James Muruthi
Courtney Reynolds
Narrative Gerontology
Studying aging by obtaining critical events as told by
and the older adult (Kenyon and Randall, 2001)
“I have read several of the stories and enjoyed them
because they paint such a nice, detailed picture of
the person. It gives you another angle as to who (the
residents are).”
Source: Enriching now with then: Connecting nursing home residents
and Staff through oral history by Mike Payne (2011)
Highlights personal meaning and perceptions
of social concepts
Transmits cultural values, beliefs, practices
and more
Important for gerontologists to conceptualize
their data to create inclusive theories
Individuals tell and live
their stories
Stories consist of facts and potentiality
(ability to change in different contexts)
Narratives are multidimensional and dynamic
Narratives do not provide absolute truths
Structure of committed or unique time.
Generic particularity, they all fall in some genre or
group (myths, legends, or folktales).
Individuals’ actions have reasons.
Empirical or rational evidence for actions.
Authenticated within a given context.
References in a narrative tend to be ambiguous.
Centrality of trouble – common theme; fixing
Stories’ importance, meaning, and relevance can be
Stories follow certain temporal order.
May lack structure
Tend to lack social content, social
action, and social interaction
May not be authentic representations
Examines age over periods of time
Emphasis on:
• structural processes
• time and timing/chronological age
• linked lives
• individual agency
Contextualizes a person’s life
Narrative Gerontology
Life Course
1. Humans simultaneously
tell and live stories
A. Provides one of the most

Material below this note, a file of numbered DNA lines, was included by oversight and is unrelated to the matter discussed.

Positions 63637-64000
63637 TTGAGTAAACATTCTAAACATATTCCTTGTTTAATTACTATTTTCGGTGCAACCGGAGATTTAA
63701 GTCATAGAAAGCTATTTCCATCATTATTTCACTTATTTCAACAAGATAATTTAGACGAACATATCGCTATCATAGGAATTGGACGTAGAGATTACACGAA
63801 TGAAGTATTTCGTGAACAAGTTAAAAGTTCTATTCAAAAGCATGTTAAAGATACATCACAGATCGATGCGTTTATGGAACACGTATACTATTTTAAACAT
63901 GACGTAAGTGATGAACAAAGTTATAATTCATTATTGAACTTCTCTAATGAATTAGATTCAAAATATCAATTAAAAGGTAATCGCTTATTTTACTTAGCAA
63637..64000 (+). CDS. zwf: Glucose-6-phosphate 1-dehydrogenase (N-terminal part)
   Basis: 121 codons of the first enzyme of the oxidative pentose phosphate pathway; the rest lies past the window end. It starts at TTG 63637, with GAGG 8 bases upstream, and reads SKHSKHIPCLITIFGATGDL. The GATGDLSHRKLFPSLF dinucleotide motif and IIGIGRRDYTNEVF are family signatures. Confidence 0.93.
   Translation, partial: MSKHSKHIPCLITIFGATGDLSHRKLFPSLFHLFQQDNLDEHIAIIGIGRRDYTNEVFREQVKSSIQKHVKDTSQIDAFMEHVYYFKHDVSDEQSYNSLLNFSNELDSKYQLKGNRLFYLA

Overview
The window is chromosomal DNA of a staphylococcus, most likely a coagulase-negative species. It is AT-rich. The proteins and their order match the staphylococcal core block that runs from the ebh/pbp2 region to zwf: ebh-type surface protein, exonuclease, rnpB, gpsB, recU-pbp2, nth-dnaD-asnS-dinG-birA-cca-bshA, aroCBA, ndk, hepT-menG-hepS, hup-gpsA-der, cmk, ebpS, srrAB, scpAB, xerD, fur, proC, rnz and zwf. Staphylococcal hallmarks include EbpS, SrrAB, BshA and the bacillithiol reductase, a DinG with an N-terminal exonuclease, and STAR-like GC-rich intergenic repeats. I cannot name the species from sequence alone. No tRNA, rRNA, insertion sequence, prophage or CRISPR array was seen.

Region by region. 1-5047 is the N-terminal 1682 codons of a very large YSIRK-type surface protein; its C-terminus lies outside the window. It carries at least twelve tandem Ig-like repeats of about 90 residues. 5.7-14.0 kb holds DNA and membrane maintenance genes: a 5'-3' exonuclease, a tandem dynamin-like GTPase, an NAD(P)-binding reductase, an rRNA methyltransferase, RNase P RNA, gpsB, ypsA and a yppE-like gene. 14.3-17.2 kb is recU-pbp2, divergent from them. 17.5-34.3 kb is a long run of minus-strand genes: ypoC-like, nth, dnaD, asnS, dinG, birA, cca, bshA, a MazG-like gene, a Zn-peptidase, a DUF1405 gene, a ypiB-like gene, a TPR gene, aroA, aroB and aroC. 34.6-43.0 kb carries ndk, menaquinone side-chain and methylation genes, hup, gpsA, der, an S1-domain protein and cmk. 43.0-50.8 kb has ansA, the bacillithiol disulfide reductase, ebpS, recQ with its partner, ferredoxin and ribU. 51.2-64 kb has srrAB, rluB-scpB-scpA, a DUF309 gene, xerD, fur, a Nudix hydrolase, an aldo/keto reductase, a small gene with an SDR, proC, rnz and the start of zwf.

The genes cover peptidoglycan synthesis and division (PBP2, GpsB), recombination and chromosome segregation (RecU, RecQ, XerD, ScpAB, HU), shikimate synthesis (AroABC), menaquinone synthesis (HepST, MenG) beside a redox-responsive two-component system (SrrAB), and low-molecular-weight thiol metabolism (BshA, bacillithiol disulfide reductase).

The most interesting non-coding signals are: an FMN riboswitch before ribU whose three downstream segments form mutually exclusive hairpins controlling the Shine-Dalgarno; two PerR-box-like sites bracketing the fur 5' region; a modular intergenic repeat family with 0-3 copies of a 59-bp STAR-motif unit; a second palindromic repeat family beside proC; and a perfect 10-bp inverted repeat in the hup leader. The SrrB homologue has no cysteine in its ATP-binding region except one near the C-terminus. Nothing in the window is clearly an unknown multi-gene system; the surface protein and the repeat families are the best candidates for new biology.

“authentic” measures of
the human experience.
Narrative Gerontology
2. All narratives consist of
facts and potentiality.
Life Course
B. Opportunity to explore
how events have
impacted the
development of older
Narrative Gerontology
3. Narratives are multidimensional.
◦ Structural
◦ Social
◦ Cultural
◦ Personal
Life Course Perspective
C. Aggregation of many
narratives may enable
researchers to find
structural and personal
Narrative Gerontology
4. Narratives do not
provide us with any
absolute truths. They
explain part of a larger
Life Course Perspective
D. No story, and, therefore,
no life is more or less
important than any other.
Development of a method beyond literature reviews
that allows researchers to compare and contrast
narrative data from multiple samples
Continued globalization of the field.
Encourage gerontologists to continue to embrace
narrative gerontology.
Before we take your questions, we’d like to give a special
thank you to:
 Dr. Jennifer Kinney, Miami University
 Dr. Robert Applebaum, Miami University
 Our classmates at Miami University
 All of you for joining us today!
Bruner, J. S. (1996). The Culture of Education. Cambridge, MA:
Harvard University Press.
Kenyon, G. M., Ruth, J., & Mader, W. (1999). Elements of a
Narrative Gerontology. In V. L. Bengston & K. Warner Schaie
Handbook of Theories of Aging (pp.40-58). New
York: Springer Publishing Company.
Randall, W. L., Kenyon, G. M., Kenyon, G. M., & Randall, W. L.
(2001). Ordinary wisdom: Biographical aging and the journey
of life. Westport, Conn. [u.a.: Praeger.